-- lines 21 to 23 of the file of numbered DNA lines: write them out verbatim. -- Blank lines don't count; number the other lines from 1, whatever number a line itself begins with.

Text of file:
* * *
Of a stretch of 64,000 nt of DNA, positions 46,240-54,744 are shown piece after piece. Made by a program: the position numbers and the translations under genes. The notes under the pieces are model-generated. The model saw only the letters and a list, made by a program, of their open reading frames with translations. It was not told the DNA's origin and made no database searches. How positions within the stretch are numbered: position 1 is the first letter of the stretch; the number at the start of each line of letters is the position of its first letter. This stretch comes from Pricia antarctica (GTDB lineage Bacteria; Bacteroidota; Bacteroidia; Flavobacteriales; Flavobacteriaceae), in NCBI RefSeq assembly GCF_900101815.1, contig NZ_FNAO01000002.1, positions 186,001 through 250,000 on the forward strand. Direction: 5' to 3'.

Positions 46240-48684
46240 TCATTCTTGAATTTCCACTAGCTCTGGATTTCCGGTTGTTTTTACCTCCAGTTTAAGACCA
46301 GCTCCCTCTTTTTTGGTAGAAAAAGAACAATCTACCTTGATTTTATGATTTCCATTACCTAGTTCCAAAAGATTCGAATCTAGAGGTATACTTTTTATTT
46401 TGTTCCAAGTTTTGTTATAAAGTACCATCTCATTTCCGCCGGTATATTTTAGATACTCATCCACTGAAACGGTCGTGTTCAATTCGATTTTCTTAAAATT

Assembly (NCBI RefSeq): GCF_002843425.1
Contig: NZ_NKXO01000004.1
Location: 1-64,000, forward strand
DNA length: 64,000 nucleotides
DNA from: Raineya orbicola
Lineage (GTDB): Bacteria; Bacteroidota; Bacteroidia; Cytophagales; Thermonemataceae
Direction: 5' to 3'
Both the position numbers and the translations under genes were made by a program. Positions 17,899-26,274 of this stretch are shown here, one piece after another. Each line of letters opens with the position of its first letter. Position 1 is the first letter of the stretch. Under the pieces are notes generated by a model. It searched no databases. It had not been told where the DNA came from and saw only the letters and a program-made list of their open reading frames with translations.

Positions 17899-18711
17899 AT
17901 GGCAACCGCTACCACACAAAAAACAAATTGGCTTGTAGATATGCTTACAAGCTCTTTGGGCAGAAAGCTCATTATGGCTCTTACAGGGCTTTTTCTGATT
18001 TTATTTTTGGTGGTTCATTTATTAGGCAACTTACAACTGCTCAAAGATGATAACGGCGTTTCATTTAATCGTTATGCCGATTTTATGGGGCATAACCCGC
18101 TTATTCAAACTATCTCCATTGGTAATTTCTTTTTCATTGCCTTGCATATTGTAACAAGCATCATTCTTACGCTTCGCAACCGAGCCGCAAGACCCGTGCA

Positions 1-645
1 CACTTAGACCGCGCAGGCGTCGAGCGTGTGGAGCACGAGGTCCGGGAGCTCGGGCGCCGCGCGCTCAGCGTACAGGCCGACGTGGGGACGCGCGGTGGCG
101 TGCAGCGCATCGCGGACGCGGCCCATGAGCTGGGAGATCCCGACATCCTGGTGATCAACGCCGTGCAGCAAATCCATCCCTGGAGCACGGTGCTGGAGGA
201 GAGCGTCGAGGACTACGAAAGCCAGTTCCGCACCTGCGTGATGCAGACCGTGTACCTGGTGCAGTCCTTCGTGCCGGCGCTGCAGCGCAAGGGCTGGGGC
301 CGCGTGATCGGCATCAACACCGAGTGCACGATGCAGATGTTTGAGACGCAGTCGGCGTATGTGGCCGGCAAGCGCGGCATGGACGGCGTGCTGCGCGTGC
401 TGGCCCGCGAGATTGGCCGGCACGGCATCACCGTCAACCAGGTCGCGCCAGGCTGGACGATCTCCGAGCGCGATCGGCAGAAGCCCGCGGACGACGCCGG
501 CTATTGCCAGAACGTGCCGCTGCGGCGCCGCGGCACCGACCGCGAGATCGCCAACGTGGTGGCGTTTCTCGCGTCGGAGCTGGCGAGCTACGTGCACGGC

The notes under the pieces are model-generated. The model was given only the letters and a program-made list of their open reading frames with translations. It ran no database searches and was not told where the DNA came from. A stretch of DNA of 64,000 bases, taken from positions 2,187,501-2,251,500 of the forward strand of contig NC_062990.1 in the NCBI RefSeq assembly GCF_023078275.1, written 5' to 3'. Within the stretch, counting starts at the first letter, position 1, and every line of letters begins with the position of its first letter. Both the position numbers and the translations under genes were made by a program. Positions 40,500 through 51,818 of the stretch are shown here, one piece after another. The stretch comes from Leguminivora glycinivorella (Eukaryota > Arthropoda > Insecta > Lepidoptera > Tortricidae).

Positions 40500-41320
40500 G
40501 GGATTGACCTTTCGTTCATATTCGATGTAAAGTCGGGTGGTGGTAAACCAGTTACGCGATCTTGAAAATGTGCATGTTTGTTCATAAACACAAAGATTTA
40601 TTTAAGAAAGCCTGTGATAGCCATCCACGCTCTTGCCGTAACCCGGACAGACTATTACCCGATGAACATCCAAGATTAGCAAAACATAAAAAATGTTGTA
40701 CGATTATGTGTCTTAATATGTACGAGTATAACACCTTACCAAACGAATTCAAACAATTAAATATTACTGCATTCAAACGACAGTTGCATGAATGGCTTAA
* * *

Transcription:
101 TGCAGCGCATCGCGGACGCGGCCCATGAGCTGGGAGATCCCGACATCCTGGTGATCAACGCCGTGCAGCAAATCCATCCCTGGAGCACGGTGCTGGAGGA
201 GAGCGTCGAGGACTACGAAAGCCAGTTCCGCACCTGCGTGATGCAGACCGTGTACCTGGTGCAGTCCTTCGTGCCGGCGCTGCAGCGCAAGGGCTGGGGC
301 CGCGTGATCGGCATCAACACCGAGTGCACGATGCAGATGTTTGAGACGCAGTCGGCGTATGTGGCCGGCAAGCGCGGCATGGACGGCGTGCTGCGCGTGC